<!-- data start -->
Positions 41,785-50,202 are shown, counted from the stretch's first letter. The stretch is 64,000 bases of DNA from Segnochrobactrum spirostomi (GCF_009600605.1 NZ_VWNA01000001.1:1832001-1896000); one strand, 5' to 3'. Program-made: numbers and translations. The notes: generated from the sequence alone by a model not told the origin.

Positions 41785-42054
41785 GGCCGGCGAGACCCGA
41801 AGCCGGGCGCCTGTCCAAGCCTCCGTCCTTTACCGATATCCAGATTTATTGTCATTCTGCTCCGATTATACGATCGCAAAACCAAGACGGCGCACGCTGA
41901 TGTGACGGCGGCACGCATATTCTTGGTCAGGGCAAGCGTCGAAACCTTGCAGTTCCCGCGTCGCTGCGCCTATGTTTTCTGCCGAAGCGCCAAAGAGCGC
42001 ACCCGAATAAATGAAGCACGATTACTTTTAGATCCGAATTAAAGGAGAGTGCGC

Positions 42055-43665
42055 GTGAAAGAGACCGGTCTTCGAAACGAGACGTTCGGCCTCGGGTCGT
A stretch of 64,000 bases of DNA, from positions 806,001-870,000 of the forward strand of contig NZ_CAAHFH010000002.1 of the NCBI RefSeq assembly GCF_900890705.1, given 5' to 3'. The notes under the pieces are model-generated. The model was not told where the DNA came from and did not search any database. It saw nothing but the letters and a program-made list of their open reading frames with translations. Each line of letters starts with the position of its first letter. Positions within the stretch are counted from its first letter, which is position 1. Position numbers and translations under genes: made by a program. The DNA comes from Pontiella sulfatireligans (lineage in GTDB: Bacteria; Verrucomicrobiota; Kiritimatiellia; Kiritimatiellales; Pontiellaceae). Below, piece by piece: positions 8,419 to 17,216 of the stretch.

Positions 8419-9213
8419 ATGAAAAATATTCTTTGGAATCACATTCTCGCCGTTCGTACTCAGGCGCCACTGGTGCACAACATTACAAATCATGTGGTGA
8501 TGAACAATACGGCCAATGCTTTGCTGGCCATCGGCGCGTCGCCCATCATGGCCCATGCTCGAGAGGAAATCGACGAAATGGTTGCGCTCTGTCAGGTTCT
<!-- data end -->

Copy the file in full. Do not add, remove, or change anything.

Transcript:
Positions 41,785-50,202 are shown, counted from the stretch's first letter. The stretch is 64,000 bases of DNA from Segnochrobactrum spirostomi (GCF_009600605.1 NZ_VWNA01000001.1:1832001-1896000); one strand, 5' to 3'. Program-made: numbers and translations. The notes: generated from the sequence alone by a model not told the origin.

Positions 41785-42054
41785 GGCCGGCGAGACCCGA
41801 AGCCGGGCGCCTGTCCAAGCCTCCGTCCTTTACCGATATCCAGATTTATTGTCATTCTGCTCCGATTATACGATCGCAAAACCAAGACGGCGCACGCTGA
41901 TGTGACGGCGGCACGCATATTCTTGGTCAGGGCAAGCGTCGAAACCTTGCAGTTCCCGCGTCGCTGCGCCTATGTTTTCTGCCGAAGCGCCAAAGAGCGC
42001 ACCCGAATAAATGAAGCACGATTACTTTTAGATCCGAATTAAAGGAGAGTGCGC

Positions 42055-43665
42055 GTGAAAGAGACCGGTCTTCGAAACGAGACGTTCGGCCTCGGGTCGT
A stretch of 64,000 bases of DNA, from positions 806,001-870,000 of the forward strand of contig NZ_CAAHFH010000002.1 of the NCBI RefSeq assembly GCF_900890705.1, given 5' to 3'. The notes under the pieces are model-generated. The model was not told where the DNA came from and did not search any database. It saw nothing but the letters and a program-made list of their open reading frames with translations. Each line of letters starts with the position of its first letter. Positions within the stretch are counted from its first letter, which is position 1. Position numbers and translations under genes: made by a program. The DNA comes from Pontiella sulfatireligans (lineage in GTDB: Bacteria; Verrucomicrobiota; Kiritimatiellia; Kiritimatiellales; Pontiellaceae). Below, piece by piece: positions 8,419 to 17,216 of the stretch.

Positions 8419-9213
8419 ATGAAAAATATTCTTTGGAATCACATTCTCGCCGTTCGTACTCAGGCGCCACTGGTGCACAACATTACAAATCATGTGGTGA
8501 TGAACAATACGGCCAATGCTTTGCTGGCCATCGGCGCGTCGCCCATCATGGCCCATGCTCGAGAGGAAATCGACGAAATGGTTGCGCTCTGTCAGGTTCT